St. Olaf project on Asia and the environment attracts Luce Foundation award

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The Henry Luce Foundation awarded St. Olaf College $400,000 to refine and expand an interdisciplinary project on environmental issues in Asia.

Environmental Connections began in 2012 with an exploration grant from the Luce Initiative on Asian Studies and the Environment. This program aims to train the next generation of experts on global environmental challenges by coupling the study of Asian culture and language with knowledge about environmental systems and practices to promote sustainability.

Pursued jointly by the departments of Asian Studies and Environmental Studies, Environmental Connections creates new opportunities for faculty and students to conduct research in and about Asia and the environment. The project also promotes awareness of environmental concerns and solutions in Asia among students, faculty, and the greater St. Olaf community. Finally, the project deepens current collaborations between St. Olaf and partner institutions in Asia, including Lanzhou University in China and the Asian Rural Institute in Japan.

“One primary commitment is to shift discussion toward emerging, innovative solutions to environmental issues in Asia, and away from the premise that Asia is only a source of environmental problems,” says Associate Professor of Chemistry and Chair of Environmental Studies Paul Jackson ’92, who participates in the project.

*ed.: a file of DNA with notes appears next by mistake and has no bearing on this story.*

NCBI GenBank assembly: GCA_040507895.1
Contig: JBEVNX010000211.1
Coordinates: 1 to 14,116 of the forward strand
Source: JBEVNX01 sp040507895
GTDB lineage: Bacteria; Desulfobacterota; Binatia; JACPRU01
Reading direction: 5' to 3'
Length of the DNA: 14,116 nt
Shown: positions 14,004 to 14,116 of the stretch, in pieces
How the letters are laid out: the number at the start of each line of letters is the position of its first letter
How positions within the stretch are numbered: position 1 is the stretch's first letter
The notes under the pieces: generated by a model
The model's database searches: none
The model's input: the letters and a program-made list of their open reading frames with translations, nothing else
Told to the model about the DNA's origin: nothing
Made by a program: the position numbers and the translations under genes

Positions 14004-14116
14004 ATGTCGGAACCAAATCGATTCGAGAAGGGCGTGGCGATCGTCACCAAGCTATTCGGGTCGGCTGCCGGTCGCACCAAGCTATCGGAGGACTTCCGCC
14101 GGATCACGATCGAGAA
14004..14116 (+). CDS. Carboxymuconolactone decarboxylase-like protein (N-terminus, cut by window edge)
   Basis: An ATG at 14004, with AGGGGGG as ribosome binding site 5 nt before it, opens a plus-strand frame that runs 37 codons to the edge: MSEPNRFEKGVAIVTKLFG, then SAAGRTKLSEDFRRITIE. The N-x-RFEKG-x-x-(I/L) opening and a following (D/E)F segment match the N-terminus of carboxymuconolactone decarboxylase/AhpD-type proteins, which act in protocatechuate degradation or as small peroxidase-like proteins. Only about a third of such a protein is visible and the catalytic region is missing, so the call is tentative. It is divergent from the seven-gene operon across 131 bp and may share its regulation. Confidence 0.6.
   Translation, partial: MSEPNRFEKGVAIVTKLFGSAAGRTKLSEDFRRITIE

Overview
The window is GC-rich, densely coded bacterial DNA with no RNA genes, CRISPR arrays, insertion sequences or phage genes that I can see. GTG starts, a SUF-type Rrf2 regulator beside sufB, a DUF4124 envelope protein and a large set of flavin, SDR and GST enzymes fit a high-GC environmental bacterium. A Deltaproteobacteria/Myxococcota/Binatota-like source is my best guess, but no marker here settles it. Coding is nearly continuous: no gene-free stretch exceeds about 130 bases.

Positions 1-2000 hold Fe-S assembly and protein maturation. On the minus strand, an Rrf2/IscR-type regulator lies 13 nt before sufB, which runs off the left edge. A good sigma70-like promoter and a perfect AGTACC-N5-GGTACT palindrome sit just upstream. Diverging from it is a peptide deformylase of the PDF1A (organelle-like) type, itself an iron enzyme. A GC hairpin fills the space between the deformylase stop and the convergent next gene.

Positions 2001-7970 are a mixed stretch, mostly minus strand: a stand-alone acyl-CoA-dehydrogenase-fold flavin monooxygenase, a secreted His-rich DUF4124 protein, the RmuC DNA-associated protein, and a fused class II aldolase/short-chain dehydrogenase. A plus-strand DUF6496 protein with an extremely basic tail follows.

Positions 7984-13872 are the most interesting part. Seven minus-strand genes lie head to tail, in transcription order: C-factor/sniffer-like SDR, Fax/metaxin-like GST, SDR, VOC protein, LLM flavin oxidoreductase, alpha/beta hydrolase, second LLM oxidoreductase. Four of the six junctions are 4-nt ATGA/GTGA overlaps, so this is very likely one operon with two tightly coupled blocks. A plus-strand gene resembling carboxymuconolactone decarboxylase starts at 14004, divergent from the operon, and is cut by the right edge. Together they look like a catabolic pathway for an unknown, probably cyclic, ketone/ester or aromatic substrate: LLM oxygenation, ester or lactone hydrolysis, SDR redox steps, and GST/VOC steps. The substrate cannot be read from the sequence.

The Environmental Connections initiative builds environmental knowledge on a sound foundation of linguistic and cultural competence about China and Japan.

The Henry Luce Foundation was established in 1936 by the late Henry R. Luce, co-founder and editor-in-chief of Time Inc., to honor his parents, who were missionary educators in China. The foundation seeks to bring important ideas to the center of American life, strengthen international understanding, and foster innovation and leadership in academic, policy, religious, and art communities.

The Luce Foundation pursues its mission today through the following grant-making programs:  American Art; East and Southeast Asia; Luce Scholars; Theology; Higher Education; the Henry R. Luce Initiative on Religion and International Affairs; Public Policy; and the Clare Boothe Luce Program for women in science, mathematics, and engineering.


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